12/03/2004 12:00AM

Claiborne's Koch adapts to change


LEXINGTON, Ky. - Claiborne Farm manager Gus Koch, recently named farm manager of the year by the Kentucky Thoroughbred Farm Managers Club, has been in the horse business full time since 1968. That was the year he left the Marine Corps and took a job at Stoner Creek Stud in Paris, Ky.

Since then, Koch has worked at Windfields in Maryland and Canada, and at Claiborne since 1978.

He has witnessed Thoroughbred breeding's rise from niche agriculture to big business. Along the way, Koch says, the farm manager's job has gotten more complicated but also easier, thanks to technology.

In 1969, when Charlie Kenny hired him at Stoner Creek, Koch made just $1.15 an hour.

"No wonder they only paid me

$64 a week," he said with a laugh recently. "About all we had to do was feed 'em and turn 'em out. Back then, when a mare foaled we'd send her owner a postcard saying, 'Your mare foaled. Bay colt.' Nowadays, everybody wants telephone calls or e-mails with constant communication about their horses."

Today's farm managers also get their information faster. In his office at Claiborne, Koch points to a three-inch-thick book of teasing records, the paperwork about each mare: when she was teased, when she ovulated, when she was bred, and so on. Until 2002, Koch explained, if he or a client needed an up-to-the-minute report on a mare's status, he would have to wait until that paperwork arrived in his office, or else track down one of the barn foremen who fill out the forms. But last year Claiborne started using Jockey Club software that makes the information available electronically. The foremen enter each mare's data into a handheld computer and save the information in the database, which Koch can access via his computer.

Those changes have made life easier, Koch said. But animal husbandry remains as demanding as ever. Claiborne famously has resisted the lure of Southern Hemisphere breeding and stallion books of 150 mares a season. But, Koch noted, "Even our books have gotten much larger than they were when I started back at Stoner Creek. Book sizes then averaged in the upper 40's there. We now have several here at Claiborne that might breed more than 100. With larger book sizes, it's more difficult to get a mare in to a stallion exactly when you want, and you know you aren't going to get a double on her.

So we can't waste any covers. Everybody has to be extra accurate on determining ovulation now, and I think we've all improved on that."

Despite the changes, Koch said, "The way we raise horses at Claiborne has stayed pretty much the same. We're trying to raise athletes, and a lot of our horses are going for racing stables, not sales. So we can raise them a little more rugged. They're out there roughing it in the herd."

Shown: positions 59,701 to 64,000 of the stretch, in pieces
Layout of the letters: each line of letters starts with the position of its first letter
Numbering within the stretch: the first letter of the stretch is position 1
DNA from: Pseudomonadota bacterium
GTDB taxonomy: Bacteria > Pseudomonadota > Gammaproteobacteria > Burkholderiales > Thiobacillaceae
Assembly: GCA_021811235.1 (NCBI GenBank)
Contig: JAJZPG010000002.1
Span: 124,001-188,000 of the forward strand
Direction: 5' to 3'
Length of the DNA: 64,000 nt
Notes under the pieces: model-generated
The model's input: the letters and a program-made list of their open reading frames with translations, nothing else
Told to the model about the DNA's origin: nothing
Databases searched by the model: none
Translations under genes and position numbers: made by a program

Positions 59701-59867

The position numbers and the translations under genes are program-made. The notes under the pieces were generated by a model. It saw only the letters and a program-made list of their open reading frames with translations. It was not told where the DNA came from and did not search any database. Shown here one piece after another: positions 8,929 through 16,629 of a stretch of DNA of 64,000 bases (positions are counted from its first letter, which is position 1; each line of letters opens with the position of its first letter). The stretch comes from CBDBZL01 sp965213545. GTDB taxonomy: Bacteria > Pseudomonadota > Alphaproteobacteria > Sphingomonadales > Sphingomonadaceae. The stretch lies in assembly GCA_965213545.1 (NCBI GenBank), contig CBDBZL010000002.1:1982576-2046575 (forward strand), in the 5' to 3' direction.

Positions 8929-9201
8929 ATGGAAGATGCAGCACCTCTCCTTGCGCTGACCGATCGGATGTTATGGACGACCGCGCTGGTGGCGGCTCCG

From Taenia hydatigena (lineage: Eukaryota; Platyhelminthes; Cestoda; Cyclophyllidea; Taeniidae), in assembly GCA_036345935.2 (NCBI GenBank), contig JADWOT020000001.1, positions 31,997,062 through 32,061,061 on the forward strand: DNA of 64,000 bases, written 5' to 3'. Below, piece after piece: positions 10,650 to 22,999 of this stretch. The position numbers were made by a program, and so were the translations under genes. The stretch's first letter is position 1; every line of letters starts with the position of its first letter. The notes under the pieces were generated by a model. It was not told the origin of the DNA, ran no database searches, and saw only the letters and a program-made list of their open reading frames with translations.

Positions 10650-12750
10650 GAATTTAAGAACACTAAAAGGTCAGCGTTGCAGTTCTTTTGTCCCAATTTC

Animal husbandry is still unpredictable. "New diseases hit us and mares find brand-new ways to abort," Koch said.

And sometimes even the most promising horse can throw a truly awful curve, as Koch recalled in his speech to the club Friday night in Lexington.

"We were test-breeding two-time Breeders' Cup winner Lure one afternoon at the shed, and I snuck a peek at the dismount sample," he said. "I turned to Seth [Hancock, Claiborne owner] and said, 'Nothing to worry about here.' Five months later, Lloyd's had to pay off a $10 million fertility claim on Lure. Funny thing about Seth, he hasn't forgotten that."

Champali to stud next year

Multiple Grade 3 winner Champali will enter stud in 2005 at the Greathouse family's Glencrest Farm in Midway, Ky. A 4-year-old Glitterman colt, Champali will stand for a $7,500 fee.

Trained by Greg Foley for Lloyd Madison Farms, Champali won eight stakes, including the Grade 3 Smile Sprint Handicap, Phoenix Breeders' Cup Stakes, Aristides Breeders' Cup Handicap, and Iroquois Stakes. He earned $1,073,794 from a lifetime record of 22-11-2-4.

Champali is out of the Dixieland Band mare Radioactivity, making him a full brother to dual stakes winner Drexel Monorail.

- The Sales Integrity Task Force has tentative plans to release its recommended code of ethics for bloodstock sales on Dec. 16, according to task force chairman Cot Campbell.

- Claiborne Farm in Paris, Ky., has announced that multiple Grade 2 winner During (Cherokee Run-Blading Saddle, by Blade) will stand for $10,000 in 2005, his first year at stud.

- Bonnie's Poker, dam of 1997 Kentucky Derby and Preakness winner Silver Charm, has arrived at the Old Friends equine retirement facility, where she is expected to live out the rest of her days. Bonnie's Poker had been the subject of a lawsuit between owners William and Kris Jakeman and creditor National City Bank, which had at one time sought to block the mare's retirement.

- Fasig-Tipton Midlantic's December mixed sale will run from Dec. 5-6 at Timonium, Md. Sessions start at 10 a.m. A late addition to the catalog is Jezebella, a daughter of Wild Again and multiple graded-stakes-placed For All Seasons; now in foal to Hennessy, the mare will sell through the Thomas J. Gallo Sales Agency.